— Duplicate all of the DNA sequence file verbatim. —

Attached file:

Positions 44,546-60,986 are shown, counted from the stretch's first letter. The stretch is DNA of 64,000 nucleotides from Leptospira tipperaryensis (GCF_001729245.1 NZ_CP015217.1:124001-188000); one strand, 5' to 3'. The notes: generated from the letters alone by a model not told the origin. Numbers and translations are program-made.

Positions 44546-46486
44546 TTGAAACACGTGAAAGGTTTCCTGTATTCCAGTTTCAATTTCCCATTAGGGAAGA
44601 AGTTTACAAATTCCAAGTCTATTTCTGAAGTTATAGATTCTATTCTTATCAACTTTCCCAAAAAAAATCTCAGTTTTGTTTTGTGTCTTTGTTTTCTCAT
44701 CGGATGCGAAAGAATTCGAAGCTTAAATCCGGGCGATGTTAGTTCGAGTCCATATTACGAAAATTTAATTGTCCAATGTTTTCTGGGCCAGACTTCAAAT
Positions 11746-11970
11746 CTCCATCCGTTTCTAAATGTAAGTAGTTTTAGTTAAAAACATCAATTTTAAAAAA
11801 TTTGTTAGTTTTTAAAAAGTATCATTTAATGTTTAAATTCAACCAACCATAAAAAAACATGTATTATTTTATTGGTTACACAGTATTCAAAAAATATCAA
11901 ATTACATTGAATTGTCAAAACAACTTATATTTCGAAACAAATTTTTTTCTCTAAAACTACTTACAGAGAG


Positions 44,546-60,986 are shown, counted from the stretch's first letter. The stretch is DNA of 64,000 nucleotides from Leptospira tipperaryensis (GCF_001729245.1 NZ_CP015217.1:124001-188000); one strand, 5' to 3'. The notes: generated from the letters alone by a model not told the origin. Numbers and translations are program-made.

Positions 44546-46486
44546 TTGAAACACGTGAAAGGTTTCCTGTATTCCAGTTTCAATTTCCCATTAGGGAAGA
44601 AGTTTACAAATTCCAAGTCTATTTCTGAAGTTATAGATTCTATTCTTATCAACTTTCCCAAAAAAAATCTCAGTTTTGTTTTGTGTCTTTGTTTTCTCAT
44701 CGGATGCGAAAGAATTCGAAGCTTAAATCCGGGCGATGTTAGTTCGAGTCCATATTACGAAAATTTAATTGTCCAATGTTTTCTGGGCCAGACTTCAAAT
Positions 11746-11970
11746 CTCCATCCGTTTCTAAATGTAAGTAGTTTTAGTTAAAAACATCAATTTTAAAAAA
11801 TTTGTTAGTTTTTAAAAAGTATCATTTAATGTTTAAATTCAACCAACCATAAAAAAACATGTATTATTTTATTGGTTACACAGTATTCAAAAAATATCAA
11901 ATTACATTGAATTGTCAAAACAACTTATATTTCGAAACAAATTTTTTTCTCTAAAACTACTTACAGAGAG